RRSP rules refresher - MoneySense

RRSP rules refresher

Don’t know what an RRSP is? Check out these rules and start contributing.


I wrote The RRSP Answer Book (now out of publication) almost 20 years ago. Geez, I’m getting old! Back then, no one understood what an RRSP was and I spent a lot of time saying the same thing over and over. Sadly, I still meet people who don’t know the RRSP rules. So here’s a quick refresher.

The deadline for RRSP contributions is always 60 days after the end of the previous year if you want to be able to claim the deduction for the previous tax year. Since 2012 is a leap year, the deadline is February 29.

Keep in mind that a contribution made in the first 60 days of 2012 can be applied against your 2011 income or any income you earn in 2012 and beyond.

If you’re turning 71 this year, this is the last year you can contribute to your own RRSP since you must convert your RRSP by December 31. However, if you have a younger spouse, common-law or otherwise and you continue to have earned income, you can contribute to a spousal RRSP up until your partner turns 71.

Anyone who has earned income, a social insurance number and files a tax return can contribute to an RRSP up until the end of the year they turn 71 (or their spouse turns 71 in the case of a spousal plan). Kids CAN have an RRSP although they can’t have a TFSA until they’re 18. If you make a contribution when you don’t have to pay any tax (or very little tax) don’t claim the deduction. Hold it for later when your income and your tax rate go up so you get a bigger bang for your buck.

You can contribute the lesser of 18% of your earned income from 2011, or the maximum annual contribution limit. If you’re contributing for the 2011 tax year, your maximum is $22,450. If you’re contributing for the 2012 tax year, your maximum is $22,970. If you belong to a company pension plan, your RRSP contribution limit is reduced by a pension adjustment or PA. The PA represents the value of any pension benefits accruing from participation in a registered pension plan or deferred profit sharing plan.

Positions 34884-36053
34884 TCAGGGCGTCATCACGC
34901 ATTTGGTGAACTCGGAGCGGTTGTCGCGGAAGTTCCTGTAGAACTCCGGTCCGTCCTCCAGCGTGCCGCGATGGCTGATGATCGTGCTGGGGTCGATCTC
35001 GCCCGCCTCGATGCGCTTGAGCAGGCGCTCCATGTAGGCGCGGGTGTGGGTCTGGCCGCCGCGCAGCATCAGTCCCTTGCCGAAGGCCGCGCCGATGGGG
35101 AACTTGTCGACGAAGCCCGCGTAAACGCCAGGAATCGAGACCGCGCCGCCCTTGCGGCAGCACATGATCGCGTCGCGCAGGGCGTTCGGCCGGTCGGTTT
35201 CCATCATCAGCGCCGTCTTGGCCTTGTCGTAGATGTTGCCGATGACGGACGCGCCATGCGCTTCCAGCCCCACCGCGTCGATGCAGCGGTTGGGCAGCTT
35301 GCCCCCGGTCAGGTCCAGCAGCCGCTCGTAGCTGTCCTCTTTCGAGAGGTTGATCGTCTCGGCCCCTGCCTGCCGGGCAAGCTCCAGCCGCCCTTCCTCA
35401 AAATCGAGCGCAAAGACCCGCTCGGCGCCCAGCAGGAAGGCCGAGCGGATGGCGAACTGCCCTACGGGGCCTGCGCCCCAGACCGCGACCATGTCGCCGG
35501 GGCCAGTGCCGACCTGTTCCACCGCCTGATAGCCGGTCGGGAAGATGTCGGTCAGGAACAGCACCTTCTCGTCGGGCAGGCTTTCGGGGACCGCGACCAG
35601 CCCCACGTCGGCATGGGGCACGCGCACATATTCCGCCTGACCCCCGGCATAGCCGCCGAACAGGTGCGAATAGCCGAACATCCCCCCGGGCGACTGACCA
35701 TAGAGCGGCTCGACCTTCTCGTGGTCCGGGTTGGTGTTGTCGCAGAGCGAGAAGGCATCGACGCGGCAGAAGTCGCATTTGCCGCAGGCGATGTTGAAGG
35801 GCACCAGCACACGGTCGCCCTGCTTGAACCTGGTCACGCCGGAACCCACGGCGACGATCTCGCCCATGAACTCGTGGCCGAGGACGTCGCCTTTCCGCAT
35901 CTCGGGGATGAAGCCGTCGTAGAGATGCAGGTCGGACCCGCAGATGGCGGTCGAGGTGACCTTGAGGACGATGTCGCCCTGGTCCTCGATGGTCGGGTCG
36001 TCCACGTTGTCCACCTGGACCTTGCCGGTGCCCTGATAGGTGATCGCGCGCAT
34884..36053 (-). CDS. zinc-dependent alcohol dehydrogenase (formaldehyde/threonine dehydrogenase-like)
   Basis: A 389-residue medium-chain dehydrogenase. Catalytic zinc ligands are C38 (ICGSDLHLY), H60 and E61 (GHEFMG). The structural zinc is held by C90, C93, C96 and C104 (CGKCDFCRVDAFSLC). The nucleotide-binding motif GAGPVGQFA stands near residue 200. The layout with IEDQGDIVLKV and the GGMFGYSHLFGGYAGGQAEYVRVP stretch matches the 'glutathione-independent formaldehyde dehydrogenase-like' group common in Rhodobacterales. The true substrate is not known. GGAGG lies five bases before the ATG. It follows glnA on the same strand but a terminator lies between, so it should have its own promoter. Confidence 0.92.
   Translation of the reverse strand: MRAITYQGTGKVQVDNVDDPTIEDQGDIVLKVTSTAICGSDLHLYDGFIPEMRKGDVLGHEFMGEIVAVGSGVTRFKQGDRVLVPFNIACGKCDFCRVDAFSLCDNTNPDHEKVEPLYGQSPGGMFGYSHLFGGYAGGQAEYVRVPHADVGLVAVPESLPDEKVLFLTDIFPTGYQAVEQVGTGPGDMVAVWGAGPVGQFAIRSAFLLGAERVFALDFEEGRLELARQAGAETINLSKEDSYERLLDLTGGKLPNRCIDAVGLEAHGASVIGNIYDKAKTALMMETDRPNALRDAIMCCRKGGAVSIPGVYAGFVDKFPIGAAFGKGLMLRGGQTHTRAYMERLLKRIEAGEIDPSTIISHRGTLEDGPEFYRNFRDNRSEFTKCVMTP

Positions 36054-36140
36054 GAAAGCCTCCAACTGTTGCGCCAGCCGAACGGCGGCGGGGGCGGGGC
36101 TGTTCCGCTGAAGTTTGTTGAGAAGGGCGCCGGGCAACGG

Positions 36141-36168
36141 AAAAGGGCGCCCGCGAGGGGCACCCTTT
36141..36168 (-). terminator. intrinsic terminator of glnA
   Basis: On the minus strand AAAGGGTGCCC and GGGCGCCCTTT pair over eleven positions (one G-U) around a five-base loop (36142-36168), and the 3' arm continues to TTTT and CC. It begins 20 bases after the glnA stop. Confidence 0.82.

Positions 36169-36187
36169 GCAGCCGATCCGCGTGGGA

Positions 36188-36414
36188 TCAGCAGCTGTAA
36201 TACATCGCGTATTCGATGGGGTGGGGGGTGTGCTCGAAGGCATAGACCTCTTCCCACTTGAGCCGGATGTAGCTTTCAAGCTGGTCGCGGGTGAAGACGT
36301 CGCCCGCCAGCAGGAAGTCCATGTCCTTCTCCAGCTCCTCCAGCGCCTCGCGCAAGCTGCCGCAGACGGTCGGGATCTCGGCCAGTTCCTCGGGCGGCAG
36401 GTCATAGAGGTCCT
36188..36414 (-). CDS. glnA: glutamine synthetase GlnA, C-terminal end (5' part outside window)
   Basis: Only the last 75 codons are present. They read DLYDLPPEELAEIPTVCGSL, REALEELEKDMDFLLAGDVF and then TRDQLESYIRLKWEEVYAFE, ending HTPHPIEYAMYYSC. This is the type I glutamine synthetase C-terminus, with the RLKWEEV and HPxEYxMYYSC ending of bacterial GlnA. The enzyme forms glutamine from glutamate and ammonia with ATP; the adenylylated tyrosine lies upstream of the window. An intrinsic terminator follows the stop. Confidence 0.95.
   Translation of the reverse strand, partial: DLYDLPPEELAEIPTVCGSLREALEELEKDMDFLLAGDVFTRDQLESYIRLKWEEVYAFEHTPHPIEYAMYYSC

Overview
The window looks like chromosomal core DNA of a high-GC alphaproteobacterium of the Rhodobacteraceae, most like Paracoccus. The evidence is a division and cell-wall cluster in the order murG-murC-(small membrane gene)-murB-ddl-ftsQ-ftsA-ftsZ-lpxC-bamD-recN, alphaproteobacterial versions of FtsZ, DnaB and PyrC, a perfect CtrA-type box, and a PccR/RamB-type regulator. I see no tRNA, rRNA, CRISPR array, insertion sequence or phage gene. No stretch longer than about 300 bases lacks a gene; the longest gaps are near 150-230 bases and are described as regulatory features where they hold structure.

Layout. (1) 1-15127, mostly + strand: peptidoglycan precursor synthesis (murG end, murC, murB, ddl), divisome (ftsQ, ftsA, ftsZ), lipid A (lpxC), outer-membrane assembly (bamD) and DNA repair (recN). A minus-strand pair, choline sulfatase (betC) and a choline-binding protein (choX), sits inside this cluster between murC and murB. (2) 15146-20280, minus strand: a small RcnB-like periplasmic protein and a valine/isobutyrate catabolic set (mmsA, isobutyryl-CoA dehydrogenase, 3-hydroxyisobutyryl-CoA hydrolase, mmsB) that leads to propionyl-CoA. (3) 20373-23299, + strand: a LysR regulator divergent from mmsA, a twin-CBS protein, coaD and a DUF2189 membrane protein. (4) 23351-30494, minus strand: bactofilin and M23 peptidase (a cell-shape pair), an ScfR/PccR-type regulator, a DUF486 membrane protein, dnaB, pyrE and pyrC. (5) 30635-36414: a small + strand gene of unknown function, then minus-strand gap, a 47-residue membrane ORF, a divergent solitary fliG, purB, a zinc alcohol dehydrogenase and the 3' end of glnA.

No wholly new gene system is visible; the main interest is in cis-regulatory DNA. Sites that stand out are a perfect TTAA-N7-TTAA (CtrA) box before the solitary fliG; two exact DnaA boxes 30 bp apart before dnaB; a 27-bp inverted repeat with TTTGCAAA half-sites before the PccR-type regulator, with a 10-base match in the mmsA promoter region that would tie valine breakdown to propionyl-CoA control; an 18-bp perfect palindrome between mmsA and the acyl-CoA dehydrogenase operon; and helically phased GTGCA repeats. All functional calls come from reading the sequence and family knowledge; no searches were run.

Review last year’s Notice of Assessment. It will show you both your 2012 contribution limit and any unused contribution room you may have built up. Can’t find your Notice of Assessment? Call the TIPS number (blue pages in your phone book under “tax services”); have your SIN and last tax return handy.

For most T4-grunts, your “earned income” is the amount that shows up in box 14 on T4 slips. If you’re self-employed, it includes your employment income after expenses have been deducted. If you’re a landlord, it includes your net rental income. And if you’re getting CPP/QPP disability payments, those count too. What doesn’t count? Investment income, pensions and retiring allowances, death benefits, taxable capital gains and limited-partnership income aren’t included.

What if you don’t have any cash to contribute? You don’t necessarily need cash to make an RRSP contribution. You can contribute a security, like a mutual fund, stock or GIC you already own to a self-directed RRSP. The contribution is equal to the fair market value of the security when you stick it into the RRSP. The security is deemed to have been disposed of—meaning that it’s treated as if you SOLD it to the RRSP—at time of contribution, and this can have tax consequences, so check with your tax advisor.